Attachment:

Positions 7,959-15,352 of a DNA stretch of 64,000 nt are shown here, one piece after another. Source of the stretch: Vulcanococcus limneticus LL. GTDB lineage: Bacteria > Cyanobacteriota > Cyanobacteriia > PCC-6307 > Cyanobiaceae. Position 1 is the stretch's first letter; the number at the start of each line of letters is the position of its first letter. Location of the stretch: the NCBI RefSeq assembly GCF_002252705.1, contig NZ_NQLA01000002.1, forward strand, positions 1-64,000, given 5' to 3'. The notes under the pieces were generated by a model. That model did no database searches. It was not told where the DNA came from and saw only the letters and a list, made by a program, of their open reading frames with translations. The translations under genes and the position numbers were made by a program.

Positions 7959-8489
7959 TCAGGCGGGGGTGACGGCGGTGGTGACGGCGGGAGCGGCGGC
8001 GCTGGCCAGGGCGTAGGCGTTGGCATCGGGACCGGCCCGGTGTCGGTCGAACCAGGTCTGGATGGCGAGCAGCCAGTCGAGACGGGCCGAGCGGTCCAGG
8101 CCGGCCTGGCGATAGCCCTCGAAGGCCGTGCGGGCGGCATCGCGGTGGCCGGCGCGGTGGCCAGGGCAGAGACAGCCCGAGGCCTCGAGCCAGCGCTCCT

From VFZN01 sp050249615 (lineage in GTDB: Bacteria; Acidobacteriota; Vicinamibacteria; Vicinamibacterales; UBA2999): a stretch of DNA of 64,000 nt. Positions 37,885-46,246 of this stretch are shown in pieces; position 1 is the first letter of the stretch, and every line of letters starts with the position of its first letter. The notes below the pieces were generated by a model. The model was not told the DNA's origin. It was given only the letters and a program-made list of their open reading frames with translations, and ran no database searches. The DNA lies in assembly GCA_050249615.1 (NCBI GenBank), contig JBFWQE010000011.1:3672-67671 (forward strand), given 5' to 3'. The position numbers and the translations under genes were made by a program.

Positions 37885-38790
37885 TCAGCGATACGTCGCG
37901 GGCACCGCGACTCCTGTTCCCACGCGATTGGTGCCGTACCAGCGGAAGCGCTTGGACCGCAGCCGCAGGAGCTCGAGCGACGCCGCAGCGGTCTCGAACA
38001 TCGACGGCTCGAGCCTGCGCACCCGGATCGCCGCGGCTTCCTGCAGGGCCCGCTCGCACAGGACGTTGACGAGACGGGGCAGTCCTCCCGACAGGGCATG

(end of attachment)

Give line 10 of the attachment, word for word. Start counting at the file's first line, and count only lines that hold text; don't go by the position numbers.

38001 TCGACGGCTCGAGCCTGCGCACCCGGATCGCCGCGGCTTCCTGCAGGGCCCGCTCGCACAGGACGTTGACGAGACGGGGCAGTCCTCCCGACAGGGCATG